What is your leadership style and how does it inspire (or deflate) your team? A winery's culture is influenced by its team members, but begins with the owner or operator's vision for leadership. As many proprietors enter the industry with a vision to make (rather than sell) wine, leadership style may be a secondary consideration or ignored all together. Those who do thoughtfully construct a vision and corresponding plan to achieve it tend to enjoy better results according to my experience in the industry.
A recent HBS article by Mitch Maidique examines the six styles of leadership as determined by his Purpose-Driven model. For wineries with complex teams including vineyard, production, sales, finance and marketing, the Level 5 Builder is my recommendation. This style looks beyond the Achiever at level 4, who is driven by goal setting and winning, adding a broader approach to "build an institution". A Builder never reaches the end point-- successful and motivating leadership is a process that requires research, planning, motivation for execution, and reflection. Builders "...have a grand vision for the future of their organizations, and they infect others with their energy, enthusiasm, and integrity."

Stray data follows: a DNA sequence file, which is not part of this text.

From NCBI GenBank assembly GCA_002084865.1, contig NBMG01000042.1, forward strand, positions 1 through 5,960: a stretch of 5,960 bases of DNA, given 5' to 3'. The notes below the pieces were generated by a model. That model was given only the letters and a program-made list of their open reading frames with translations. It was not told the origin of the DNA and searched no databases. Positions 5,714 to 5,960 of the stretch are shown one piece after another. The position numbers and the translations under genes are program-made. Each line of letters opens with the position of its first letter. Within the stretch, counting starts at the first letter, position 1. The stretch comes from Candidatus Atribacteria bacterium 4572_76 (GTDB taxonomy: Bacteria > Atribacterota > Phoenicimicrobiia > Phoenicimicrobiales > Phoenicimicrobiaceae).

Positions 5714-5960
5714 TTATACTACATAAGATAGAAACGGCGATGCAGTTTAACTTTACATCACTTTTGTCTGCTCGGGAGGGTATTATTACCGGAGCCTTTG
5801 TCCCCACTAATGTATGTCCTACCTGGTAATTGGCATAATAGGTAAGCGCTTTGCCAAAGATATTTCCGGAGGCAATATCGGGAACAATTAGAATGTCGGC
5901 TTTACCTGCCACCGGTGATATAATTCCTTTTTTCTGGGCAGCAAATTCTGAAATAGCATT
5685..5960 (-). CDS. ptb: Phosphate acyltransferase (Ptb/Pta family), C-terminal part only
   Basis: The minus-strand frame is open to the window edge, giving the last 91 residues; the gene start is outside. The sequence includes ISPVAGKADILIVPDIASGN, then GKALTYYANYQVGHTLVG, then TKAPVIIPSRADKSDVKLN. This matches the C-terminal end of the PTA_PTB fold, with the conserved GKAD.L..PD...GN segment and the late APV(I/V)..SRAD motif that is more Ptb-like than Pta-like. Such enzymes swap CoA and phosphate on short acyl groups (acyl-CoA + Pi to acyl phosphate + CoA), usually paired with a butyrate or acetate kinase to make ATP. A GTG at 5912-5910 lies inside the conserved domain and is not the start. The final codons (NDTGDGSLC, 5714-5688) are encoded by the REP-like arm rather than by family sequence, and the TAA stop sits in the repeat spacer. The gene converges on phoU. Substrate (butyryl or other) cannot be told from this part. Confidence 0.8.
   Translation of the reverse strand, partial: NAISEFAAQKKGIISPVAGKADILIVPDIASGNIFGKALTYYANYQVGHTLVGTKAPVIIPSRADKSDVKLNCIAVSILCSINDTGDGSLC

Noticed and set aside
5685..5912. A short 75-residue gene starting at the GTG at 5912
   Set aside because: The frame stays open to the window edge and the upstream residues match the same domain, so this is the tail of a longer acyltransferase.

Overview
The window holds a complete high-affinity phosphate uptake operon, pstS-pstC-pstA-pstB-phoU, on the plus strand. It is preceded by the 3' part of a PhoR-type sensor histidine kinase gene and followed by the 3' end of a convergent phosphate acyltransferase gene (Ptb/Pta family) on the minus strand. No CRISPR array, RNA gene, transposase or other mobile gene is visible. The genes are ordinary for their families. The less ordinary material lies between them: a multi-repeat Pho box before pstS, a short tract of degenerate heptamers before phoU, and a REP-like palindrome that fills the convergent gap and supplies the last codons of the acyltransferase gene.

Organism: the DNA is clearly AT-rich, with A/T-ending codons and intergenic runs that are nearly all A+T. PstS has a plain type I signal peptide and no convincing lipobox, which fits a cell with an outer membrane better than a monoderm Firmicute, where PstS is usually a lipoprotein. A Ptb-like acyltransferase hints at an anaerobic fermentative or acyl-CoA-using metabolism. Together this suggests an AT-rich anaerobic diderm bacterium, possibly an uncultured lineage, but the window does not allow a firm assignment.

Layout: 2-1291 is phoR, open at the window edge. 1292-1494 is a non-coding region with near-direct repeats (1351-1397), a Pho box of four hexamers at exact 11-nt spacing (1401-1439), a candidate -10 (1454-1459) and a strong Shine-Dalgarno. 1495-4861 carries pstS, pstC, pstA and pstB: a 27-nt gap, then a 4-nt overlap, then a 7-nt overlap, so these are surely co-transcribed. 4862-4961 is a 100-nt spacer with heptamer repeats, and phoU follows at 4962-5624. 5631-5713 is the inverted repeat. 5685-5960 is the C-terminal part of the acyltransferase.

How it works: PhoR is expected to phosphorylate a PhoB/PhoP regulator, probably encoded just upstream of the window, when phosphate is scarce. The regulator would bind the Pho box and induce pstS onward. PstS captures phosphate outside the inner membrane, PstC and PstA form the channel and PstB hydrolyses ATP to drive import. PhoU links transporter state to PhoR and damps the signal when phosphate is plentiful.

Maidique notes that people are a blend of the six styles, so there is an element of nature versus nurture at work -- personality and choice affect leadership style. Since leadership is both a process and mindset, it is important to be aware of your leadership tendencies, and develop a proactive plan to become or enhance the style that will best suit your business.
Some of my favorite books on leadership include John Wooden'sWooden on Leadership and Good to Great by Jim Collins. Gaining knowledge about leadership best practices is an excellent start. The next step is to use independent research to evaluate your company's leadership strengths and challenges, cooperation between team members, and cultural dynamic. I thoroughly enjoy offering these services and learn immensely each time I'm involved in a visionary project.
In a recent HBS working paper, Linda Hill, Harvard business school professor and author of the widely read, Becoming a Manager, discusses her latest book, Being the Boss. She outlines three imperatives for managers including self management, team management and network management. Hill also critiques relying on formal authority as a management technique. I look forward to reading her new book and in the meantime, give some thought to what it means to be a boss versus a manager versus or leader.